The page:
My girlfriend found a black widow hanging over her head while she was taking a shower! That’s freaky! Atleast so far, they have stayed out of our house.

  5. I hate spiders! they totally gross me out! I live in NY and I cant even stand the little brown hairy looking things we gt hete……I scream like a baby! LOL
    I would really hate for one of my toddlers to get bitten by a spider! I have boys and OF COURSE they would pick one of those up!!!!!

  6. OH boy…. my worst black widow experience thus far came by walking into our pump house to put a load of laundry into the dryer and a big glistening mama had made a web in the doorway and was perched right at face level…. I usually travel on the property sans flashlight but that night for some LUCKY reason I had one in my hand! I came within milimeters of it.. shake…. bluuuuuggggg….

    I’ve been trying to get one in our garden for days. It is fast and vanishes into the loose stack rock wall before I can swipe it with my garden trowel😦

    My 2 year old watches and we talk about big black shiny spiders… OWIE!

  7. Amy

    Boy, I seem to have had troubles with these guys all my life! Let me be the first to say, that yes I have been bitten by a Black Widow Spider. I grew up in the central valley and was bitten as a child just below my knee. I will never forget it. I felt very sick to my stomach. My mother rushed me to the hospital, but we were 30 minutes from town. By then my knee was twice the size it should of been.
    Having children of my own, I have taught them to watch for the signs, such as a black widows web is very strong. Stronger and a bit shinier than other webs. So get a stick and test it. If it seems to be giving you a bit more of a struggle, than the average web, you may have them around. I taught the women at our kids, co-op nursery school. (Black widow webs with occupants were in all 4 corners of the sand box!)No one was bit.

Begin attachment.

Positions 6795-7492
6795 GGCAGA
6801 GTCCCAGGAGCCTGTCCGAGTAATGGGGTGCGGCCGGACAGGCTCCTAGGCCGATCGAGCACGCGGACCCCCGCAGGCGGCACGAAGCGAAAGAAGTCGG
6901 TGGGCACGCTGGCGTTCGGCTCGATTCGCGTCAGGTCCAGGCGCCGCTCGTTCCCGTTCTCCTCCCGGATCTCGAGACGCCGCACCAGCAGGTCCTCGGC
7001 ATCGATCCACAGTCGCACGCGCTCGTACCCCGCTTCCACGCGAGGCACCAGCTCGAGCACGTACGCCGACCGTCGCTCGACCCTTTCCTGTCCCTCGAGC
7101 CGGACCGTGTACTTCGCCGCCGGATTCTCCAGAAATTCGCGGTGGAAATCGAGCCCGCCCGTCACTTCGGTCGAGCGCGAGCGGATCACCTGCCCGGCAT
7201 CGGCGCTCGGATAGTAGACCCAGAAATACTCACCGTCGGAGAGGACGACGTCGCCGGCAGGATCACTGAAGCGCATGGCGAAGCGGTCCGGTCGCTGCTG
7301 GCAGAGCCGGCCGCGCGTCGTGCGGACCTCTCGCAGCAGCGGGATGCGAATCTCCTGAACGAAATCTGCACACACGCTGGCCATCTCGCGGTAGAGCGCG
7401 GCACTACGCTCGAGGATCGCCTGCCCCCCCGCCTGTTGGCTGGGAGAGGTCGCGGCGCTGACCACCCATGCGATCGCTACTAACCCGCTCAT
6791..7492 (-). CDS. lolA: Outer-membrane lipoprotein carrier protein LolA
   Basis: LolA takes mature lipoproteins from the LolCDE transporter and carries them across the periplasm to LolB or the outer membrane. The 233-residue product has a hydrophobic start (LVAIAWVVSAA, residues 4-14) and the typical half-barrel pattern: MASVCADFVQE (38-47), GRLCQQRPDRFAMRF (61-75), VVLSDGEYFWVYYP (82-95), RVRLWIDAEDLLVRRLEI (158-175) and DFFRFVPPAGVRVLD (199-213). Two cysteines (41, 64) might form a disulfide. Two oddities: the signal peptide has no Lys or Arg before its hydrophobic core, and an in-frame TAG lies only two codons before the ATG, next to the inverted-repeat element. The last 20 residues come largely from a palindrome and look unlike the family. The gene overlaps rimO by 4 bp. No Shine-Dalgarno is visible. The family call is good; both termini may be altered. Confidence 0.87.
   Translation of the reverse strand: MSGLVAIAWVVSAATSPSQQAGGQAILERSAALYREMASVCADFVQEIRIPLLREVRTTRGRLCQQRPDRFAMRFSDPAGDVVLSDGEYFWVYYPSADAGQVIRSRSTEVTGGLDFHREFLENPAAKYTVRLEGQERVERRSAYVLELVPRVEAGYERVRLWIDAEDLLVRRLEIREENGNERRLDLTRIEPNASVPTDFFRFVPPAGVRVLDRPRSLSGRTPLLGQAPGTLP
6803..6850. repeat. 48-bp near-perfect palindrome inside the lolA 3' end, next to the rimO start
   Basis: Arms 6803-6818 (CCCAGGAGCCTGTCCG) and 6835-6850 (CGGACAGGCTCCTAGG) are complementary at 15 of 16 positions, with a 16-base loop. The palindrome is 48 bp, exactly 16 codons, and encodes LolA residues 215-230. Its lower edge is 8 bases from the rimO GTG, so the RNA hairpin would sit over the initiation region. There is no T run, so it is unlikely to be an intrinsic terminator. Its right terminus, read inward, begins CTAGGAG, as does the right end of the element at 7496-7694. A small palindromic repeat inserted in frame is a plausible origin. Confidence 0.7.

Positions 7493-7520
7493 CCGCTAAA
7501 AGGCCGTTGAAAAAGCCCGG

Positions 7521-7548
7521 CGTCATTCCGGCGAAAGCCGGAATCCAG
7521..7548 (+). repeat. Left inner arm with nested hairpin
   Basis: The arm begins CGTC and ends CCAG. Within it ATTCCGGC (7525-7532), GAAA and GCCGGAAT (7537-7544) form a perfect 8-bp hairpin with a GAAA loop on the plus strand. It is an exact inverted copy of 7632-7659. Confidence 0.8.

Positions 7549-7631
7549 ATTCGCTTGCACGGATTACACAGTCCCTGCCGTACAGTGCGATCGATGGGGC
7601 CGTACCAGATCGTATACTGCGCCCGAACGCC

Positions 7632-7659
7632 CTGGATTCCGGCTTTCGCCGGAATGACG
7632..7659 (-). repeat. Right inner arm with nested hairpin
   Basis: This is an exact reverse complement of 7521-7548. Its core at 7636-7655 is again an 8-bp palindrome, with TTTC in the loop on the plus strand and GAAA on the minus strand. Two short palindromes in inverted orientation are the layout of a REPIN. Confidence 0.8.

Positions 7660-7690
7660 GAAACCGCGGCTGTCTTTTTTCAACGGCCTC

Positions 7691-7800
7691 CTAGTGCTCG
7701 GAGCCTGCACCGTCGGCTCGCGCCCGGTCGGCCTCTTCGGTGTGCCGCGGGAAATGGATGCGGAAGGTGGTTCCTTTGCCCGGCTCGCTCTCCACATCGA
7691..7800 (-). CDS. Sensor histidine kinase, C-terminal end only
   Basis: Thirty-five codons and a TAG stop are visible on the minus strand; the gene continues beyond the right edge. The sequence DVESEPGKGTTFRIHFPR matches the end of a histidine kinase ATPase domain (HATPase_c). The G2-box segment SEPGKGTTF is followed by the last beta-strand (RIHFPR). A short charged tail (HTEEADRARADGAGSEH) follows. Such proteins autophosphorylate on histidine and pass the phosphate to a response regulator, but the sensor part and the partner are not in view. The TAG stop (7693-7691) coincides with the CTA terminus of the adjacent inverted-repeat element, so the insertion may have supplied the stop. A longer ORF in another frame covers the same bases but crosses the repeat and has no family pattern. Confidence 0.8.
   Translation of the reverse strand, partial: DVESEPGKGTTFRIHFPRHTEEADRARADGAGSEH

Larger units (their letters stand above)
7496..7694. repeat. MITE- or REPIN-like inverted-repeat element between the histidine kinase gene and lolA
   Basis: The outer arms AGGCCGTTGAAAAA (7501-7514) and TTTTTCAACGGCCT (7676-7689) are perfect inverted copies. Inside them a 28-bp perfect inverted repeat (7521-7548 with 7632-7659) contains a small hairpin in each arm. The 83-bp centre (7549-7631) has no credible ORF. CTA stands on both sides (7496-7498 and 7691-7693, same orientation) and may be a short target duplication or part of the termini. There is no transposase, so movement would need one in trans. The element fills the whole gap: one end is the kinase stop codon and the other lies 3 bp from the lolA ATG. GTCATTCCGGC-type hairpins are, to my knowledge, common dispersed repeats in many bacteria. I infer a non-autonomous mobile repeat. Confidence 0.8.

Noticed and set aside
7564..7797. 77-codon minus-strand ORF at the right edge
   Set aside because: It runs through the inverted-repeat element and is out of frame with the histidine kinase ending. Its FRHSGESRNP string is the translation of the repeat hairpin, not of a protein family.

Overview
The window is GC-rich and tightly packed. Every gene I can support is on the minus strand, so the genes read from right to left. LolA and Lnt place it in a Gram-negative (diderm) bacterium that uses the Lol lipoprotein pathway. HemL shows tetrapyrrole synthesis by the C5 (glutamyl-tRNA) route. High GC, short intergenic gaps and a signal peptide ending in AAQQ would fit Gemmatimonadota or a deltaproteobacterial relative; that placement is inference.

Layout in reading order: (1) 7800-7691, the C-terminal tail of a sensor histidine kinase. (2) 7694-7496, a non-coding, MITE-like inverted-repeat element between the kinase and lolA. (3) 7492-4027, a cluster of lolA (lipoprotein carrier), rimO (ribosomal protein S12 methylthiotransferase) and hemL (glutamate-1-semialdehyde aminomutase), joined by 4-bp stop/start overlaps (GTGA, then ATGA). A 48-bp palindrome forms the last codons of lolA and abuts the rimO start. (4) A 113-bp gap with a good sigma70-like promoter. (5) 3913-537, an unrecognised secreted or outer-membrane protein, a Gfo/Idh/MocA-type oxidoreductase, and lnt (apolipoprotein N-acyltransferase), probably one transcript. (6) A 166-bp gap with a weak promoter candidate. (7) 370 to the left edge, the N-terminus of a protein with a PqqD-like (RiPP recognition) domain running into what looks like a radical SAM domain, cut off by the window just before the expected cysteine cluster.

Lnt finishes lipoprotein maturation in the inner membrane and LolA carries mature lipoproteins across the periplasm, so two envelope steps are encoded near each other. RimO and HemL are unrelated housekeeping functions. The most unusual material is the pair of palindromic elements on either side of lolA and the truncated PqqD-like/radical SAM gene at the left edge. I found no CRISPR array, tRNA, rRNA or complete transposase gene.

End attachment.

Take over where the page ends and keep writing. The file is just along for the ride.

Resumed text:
I try to take care of the few that I come across in the yard with brute force, but one year we had a very large out break. I hadn’t gotten to what seemed like a fairly large amount on the back patio and yard, and before I knew it, even the dog had been bit. (Our large breed turned out fine, but he was very ill as well). The baby BW Spiders are white and our back patio was crawling with them. There isn’t much out there on the market that will kill spiders, because they have the legs and walk right over the spray. Black Widows are even worse. Any desperate woman armed with a cleaning closet, and has sprayed it with everything, only to watch as the black beast gets up and crawls from it’s pile of Ajax, knows this.
    There is a spray (I know, I know, but it was bad), it is used for barns to keep the pests (especially the Black Widow) away from the horses. In fact it is used and sprayed directly on the horses themselves. It was called Pymectrin. You should be able to find it at any place they are selling horse supplies. It is now been slightly changed and reformulated, but when I use this even near where the BW Spiders are, they fall out dead. (No need to hunt). Again, I was dealing with a very large amount of these lovely Spiders and needed to get them in control. I hope that no one else finds them selves in this situation, but this helped.

  8. Hazel

    My little sister has been bitten by a black widow twice! To tell if it is a black widow the bite may become excruciating and swollen, It may be black widow. If the center of the bite begins to turn purple like a bruise, then you know it is a black widow! Just go to a pharmacy and tell them what it is. They will give you antibiotics and the bite will be gone in a couple days!

    I hope this eased some of your fears.